What Is Glaucoma?
Glaucoma is a group of eye diseases that damage your optic nerve and cause vision loss. The disease usually develops when intraocular pressure (IOP) levels slowly rise over time, often with no noticeable symptoms. This has earned the disease the nickname “the Silent Thief of Sight,“.
Not all forms of glaucoma develop the exact same way, and particular circumstances can vary from patient to patient. There are 4 common types of glaucoma:
Open-angle glaucoma, also known as primary glaucoma, is the most common type and is responsible for nearly 90% of all Canadian cases.
Open-angle glaucoma occurs when the drainage angle between your iris and cornea remains open, but intraocular fluids aren’t draining properly. This could be due to blockages in the trabecular meshwork.
When your eyes are unable to drain fluids, your IOP levels rise. For a reason unknown to doctors, this pressure damages the optic nerve and causes permanent vision loss.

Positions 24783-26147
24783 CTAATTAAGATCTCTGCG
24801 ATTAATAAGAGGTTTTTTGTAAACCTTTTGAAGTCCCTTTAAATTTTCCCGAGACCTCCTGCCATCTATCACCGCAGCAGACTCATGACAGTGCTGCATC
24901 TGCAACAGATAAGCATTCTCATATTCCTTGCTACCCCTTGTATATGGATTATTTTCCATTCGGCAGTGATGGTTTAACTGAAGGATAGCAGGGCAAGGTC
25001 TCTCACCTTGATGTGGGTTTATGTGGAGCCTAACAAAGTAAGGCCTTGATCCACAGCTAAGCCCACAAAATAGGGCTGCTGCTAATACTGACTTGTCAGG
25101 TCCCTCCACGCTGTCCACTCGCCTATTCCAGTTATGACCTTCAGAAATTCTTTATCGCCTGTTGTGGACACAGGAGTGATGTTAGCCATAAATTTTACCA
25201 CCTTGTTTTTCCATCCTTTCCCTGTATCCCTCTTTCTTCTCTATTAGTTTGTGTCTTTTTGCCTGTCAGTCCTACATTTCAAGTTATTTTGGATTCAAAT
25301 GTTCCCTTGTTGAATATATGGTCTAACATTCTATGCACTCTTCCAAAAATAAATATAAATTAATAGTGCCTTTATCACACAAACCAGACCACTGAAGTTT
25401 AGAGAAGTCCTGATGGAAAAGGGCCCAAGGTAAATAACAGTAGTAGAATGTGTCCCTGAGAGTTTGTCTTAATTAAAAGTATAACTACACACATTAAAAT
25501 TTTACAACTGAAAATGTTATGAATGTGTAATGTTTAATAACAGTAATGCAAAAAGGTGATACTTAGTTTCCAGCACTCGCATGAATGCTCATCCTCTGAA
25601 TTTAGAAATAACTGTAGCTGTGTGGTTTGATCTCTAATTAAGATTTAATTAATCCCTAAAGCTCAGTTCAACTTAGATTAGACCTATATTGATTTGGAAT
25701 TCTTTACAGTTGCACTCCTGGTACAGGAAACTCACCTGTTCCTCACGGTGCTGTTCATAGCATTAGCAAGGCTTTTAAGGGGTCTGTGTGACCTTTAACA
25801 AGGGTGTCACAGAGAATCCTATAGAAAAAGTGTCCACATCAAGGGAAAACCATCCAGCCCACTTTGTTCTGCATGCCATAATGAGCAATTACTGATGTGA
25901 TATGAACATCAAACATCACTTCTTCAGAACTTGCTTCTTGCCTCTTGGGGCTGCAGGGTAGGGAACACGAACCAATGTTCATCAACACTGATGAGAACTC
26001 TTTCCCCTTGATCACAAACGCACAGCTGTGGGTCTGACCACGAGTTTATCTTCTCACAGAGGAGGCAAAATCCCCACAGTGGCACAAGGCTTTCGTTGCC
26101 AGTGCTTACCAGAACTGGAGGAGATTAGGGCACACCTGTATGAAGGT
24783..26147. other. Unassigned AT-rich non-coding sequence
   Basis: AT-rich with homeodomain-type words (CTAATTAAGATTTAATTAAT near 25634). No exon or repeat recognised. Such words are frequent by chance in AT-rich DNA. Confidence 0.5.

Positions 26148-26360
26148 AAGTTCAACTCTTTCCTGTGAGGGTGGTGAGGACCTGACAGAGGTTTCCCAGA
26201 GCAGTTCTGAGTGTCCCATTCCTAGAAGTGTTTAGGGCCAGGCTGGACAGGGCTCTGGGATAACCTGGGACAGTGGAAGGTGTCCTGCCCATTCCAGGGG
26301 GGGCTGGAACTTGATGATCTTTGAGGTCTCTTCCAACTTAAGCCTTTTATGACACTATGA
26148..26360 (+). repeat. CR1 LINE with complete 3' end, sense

Closed-angle glaucoma occurs when the drainage angle between the iris and cornea closes, blocking intraocular fluids from draining. This raises your IOP levels quite rapidly, often resulting in sudden and permanent vision loss.
When this happens, you may also experience eye pain, redness, nausea, headaches, or glares and halos around light sources.
Closed-angle glaucoma is considered a medical emergency, so please reach out to our team or visit your nearest emergency room immediately if you experience these symptoms.
Normal-tension glaucoma is a unique version of the disease because it occurs without raising your IOP levels. However, our team can detect and diagnose normal-tension glaucoma by observing your optic nerve for damage during an eye exam.
Secondary glaucoma occurs when injuries, inflammation, or medication block the fluid draining mechanism in your eye, resulting in higher IOP levels. The symptoms may be similar to open-angle or closed-angle glaucoma, and treatment may differ depending on what caused the disease.